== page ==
UM's Carlson reaches U.S. Amateur round of 32
Bloomfield Township — When Nick Carlson faced the biggest shot of his round on Wednesday, it didn’t help that the University of Michigan golfer stands a slight 5 foot, 5 inches.
It was the opening round of match play at the U.S. Amateur, and Carlson was in the bunker at the 17th hole on the South Course at Oakland Hills Country Club. The par-3 was playing about 240 yards, and the bunker Carlson ended up in just short of the green on the right side was deep.
In fact, Carlson couldn’t see the pin.
“I couldn’t see anything,” Carlson said. “Even when I jumped I couldn’t even see it. That doesn’t help that I’m 5-5, but it is what it is.”
What it turned out to be was Carlson’s chance to close out his match with University of Oregon golfer Zach Foushee. So, without the pin in sight, Carlson knocked the ball to about 5 feet from the hole and made his par putt to win the hole.
The gallery of nearly 100 that followed the 19-year-old from Hamilton, Mich., erupted and a yell of “Go Blue” was heard as Carlson beat Foushee, 2 and 1.
“It’s not too often you hit a 40-yard bunker shot to 5 feet,” Carlson said of what he called his best shot of the round. “To close out a match that was pretty special.”
Carlson, who is entering his sophomore year at Michigan, advances to the round of 32 on Thursday, when he will take on England’s Scott Gregory, a 7 and 5 winner over Raymond Knoll of Naperville, Ill.
“Match play is a totally different animal than stroke play and I thought Nick did a really good job of playing the course instead of playing his opponent,” Michigan golf coach Chris Witten said. “Both guys played really well. Sometimes in match play the score of the match looks close but guys are a little rough with their games, and I thought today both guys hit a ton of good shots. It was a lot of fun to watch.”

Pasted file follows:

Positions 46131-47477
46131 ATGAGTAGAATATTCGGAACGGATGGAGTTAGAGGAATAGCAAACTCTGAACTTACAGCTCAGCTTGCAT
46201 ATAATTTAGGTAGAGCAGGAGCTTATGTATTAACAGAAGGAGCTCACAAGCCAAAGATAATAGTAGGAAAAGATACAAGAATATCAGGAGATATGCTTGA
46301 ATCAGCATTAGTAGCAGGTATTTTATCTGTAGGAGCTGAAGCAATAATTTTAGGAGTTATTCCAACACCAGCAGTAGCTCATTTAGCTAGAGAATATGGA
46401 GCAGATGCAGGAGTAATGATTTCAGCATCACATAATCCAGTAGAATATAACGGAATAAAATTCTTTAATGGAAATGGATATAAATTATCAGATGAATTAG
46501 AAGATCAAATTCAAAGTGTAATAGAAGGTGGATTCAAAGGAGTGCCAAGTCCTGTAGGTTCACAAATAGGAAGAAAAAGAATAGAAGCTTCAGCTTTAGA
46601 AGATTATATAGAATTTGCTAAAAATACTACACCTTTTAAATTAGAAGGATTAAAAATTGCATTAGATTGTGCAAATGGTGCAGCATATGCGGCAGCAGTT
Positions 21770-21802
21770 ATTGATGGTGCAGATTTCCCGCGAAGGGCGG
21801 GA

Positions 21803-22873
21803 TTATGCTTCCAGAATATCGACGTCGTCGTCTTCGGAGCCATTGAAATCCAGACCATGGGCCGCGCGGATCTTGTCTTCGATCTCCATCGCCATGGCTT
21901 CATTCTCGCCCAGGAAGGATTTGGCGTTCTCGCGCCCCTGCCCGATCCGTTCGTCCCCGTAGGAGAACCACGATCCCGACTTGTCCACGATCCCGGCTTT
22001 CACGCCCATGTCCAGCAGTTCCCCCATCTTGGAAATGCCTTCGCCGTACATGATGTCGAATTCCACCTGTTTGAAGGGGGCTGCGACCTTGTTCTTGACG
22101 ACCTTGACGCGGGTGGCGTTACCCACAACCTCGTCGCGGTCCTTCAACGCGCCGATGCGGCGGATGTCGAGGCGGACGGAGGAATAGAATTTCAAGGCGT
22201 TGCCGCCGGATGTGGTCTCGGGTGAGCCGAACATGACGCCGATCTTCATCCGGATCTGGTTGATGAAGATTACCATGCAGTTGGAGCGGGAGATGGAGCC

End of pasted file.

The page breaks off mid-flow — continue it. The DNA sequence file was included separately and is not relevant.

Carlson will need plenty of good shots moving forward. Not only did Gregory cruise to victory in his first match, he’s also ranked the No. 6 amateur in the world. That leaves quite a gap with Carlson, who checks in at No. 1,981.
However, Carlson’s focus on Wednesday was playing Oakland Hills and not the opponent. He intends to do the same thing against Gregory.
“I’m playing the golf course, I’m hitting the putts,” Carlson said. “Whatever happens, happens, whether I lose by 10 or win by 10. I’m just gonna go out and have some fun.”
He had plenty of fun on Wednesday, opening up a 2-up lead through three holes thanks to an eagle at the par-5 second hole followed by a birdie at the par-4 third. But Foushee chipped away, squaring the match through seven holes.
It stayed that way until Carlson called on his short game at No. 12. After his approach to the par-5 leaked right near the 16th tee, Carlson knocked his chip to about 10 feet away, just a foot inside Foushee. Carlson made his putt while Foushee missed.
“I ended up having a decent lie over in the rough and luckily I had 50 yards of green almost to work with,” Carlson said. “Hit my shot and told my caddie in the air that is gonna be pretty good. It hit kind of soft like I didn’t think and it rolled up the hill for a 10-footer. He was a foot behind me so luckily I got to see his and what it did and go from there.”